Juventus: La Vecchia Signora of Turin

Juventus is one of the most prominent teams of Italian soccer. Natively from Turin, Juventus has a rich history of titles and achievements.
Juventus: La Vecchia Signora of Turin

Last update: 13 September, 2020

Its official name is Juventus Football Club, but we also call it La Juventus, La Vecchia Signora, or Juve. This Turin-based team is the second oldest in Italy that’s still in operation. We’ll tell you all about La Vecchia Signora in the following article.

Juventus beginnings

The beginnings of this club date back to 1897 in the town of Turin, in the Piedmont region. The then Sports Club Juventus began thanks to a group of students who got together in a square after finishing their studies. The first uniform—which lasted six years—was a pink jacket, a black scarf or tie, and black pants.

The Juventus made its debut in the Italian Football Federation in 1900, but its beginning wasn’t entirely good. The economic struggles of the black and white team didn’t allow for paying the expenses. Because of this, many players went to other teams.

This changed in 1923 when the Agnelli family—owners of the Fiat group—took part in Juventus. With money now flowing, they were able to bring in some of the important players of the time.

In 1930, Carlo Carcano became the coach and several players joined the ranks of Juventus. With this team, Carcano won the Scudetto five years in a row. The golden quinquennium came from the hand of several young players, among them several Olympic medalists.

In 1957, Juventus made purchases abroad, including and Argentinian (Omar Sívori) and a Welshman (John Charles). Together with the local Giampiero Boniperti, they got the name of “The Magic Trio”. Thanks to them, Juventus won the tenth scudetto and two Italian Cups.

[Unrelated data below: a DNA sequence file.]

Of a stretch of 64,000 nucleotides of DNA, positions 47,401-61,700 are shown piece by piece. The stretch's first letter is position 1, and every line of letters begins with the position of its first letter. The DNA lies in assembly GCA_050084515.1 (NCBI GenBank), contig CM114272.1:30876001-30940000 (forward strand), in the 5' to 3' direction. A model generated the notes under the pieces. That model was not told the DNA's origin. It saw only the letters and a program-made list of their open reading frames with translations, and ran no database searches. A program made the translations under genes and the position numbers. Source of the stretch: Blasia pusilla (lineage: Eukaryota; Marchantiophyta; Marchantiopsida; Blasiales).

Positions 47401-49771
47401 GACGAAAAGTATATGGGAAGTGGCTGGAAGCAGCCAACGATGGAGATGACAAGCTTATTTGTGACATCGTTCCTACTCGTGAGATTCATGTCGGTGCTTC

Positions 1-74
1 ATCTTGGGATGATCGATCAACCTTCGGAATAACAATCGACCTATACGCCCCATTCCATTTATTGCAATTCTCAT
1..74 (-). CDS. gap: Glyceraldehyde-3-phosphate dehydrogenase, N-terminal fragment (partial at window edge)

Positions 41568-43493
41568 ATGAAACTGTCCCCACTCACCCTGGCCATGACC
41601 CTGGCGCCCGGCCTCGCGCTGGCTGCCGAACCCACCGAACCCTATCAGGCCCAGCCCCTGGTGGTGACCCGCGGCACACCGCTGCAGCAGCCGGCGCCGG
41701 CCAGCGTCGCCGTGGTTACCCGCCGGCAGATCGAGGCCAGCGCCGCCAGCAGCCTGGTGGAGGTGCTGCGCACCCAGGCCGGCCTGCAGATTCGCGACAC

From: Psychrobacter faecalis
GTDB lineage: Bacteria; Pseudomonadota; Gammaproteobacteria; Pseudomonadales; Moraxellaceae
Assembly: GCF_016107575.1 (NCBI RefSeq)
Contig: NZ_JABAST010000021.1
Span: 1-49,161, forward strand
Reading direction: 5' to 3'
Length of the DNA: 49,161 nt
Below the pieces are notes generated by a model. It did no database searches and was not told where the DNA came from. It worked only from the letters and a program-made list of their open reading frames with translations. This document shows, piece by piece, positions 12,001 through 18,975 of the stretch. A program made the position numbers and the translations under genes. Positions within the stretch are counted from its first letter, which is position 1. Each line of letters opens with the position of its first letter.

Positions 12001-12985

early members of Juventus
Sivori, Charles, and Boniperti. Image: Wikipedia Commons.

A new era of success for Juventus

The seventies didn’t go unnoticed and it’s even known as “the legendary cycle”, during which the best players of the national championship became part of the team. At that time, Juve also won its first European Champions Cup.

In 1985, Juventus took part in the final of the Intercontinental Cup with the Argentinos Juniors from Argentina, who they beat during penalties. It became the first club in the world to win all the possible international competitions at the time.

Star players began arriving at the club in the new millennium, including goalkeeper Gianluigi Buffon, Czech Pavel Nedved, and the Frenchman Zinedine Zidane. Fabio Capello was one of the coaches during that era.

Zinedine Zidane
Zinedine Zidane playing at Juventus. Image: Planet Football.

Corruption, a historic blow for the club and its recovery

In 2006, because of a scandal about the appointment of referees, the team has points deducted, which led to its relegation to the B Series, in which it stayed until 2007. After recovering from that, the club won eight championship titles consecutively, from 2011 to 2019.

The string of titles in the Series A Championship, the Italian Cup, and the Italian Super Cup make Juventus the Italian team with the most trophies in the three competitions (25, 13, and 8, respectively). In total, La Vecchia Signora has 68 trophies: 57 local, 9 European, and 2 worldwide.

The Juventus stadium

Since 1990, Juve plays its home games at the Stadio Delle Alpi, which was built for the World Cup of that year. It was torn down between 2008 and 2011 and was rebuilt for the locals.

The inauguration of the Allianz Stadium took place in June that year, and Juventus became the first Italian team to own a stadium. Furthermore, that day also held the commemoration of the 150th anniversary of the unification of Italy. A tribute was made to the victims of the Heysel Tragedy—an avalanche of fans in a Brussels stadium—and to the history of the club.

Juventus stadium

The player Luca Toni was in charge of scoring the stadium’s first goal during the opening match between the locals and England’s Notts County.

The first official match for the local championship was against Parma and the hosts won by 4 to 1. A year later, Juventus would celebrate their first national title of the many that came later on.

If you want to visit the Juventus stadium but there’s no match that day, you can still visit its museum (the J=Museum) where trophies and other interesting objects are in the exhibit.

There’s also the walk of fame which displays the name of the 50 most important players and highlights the club’s history.

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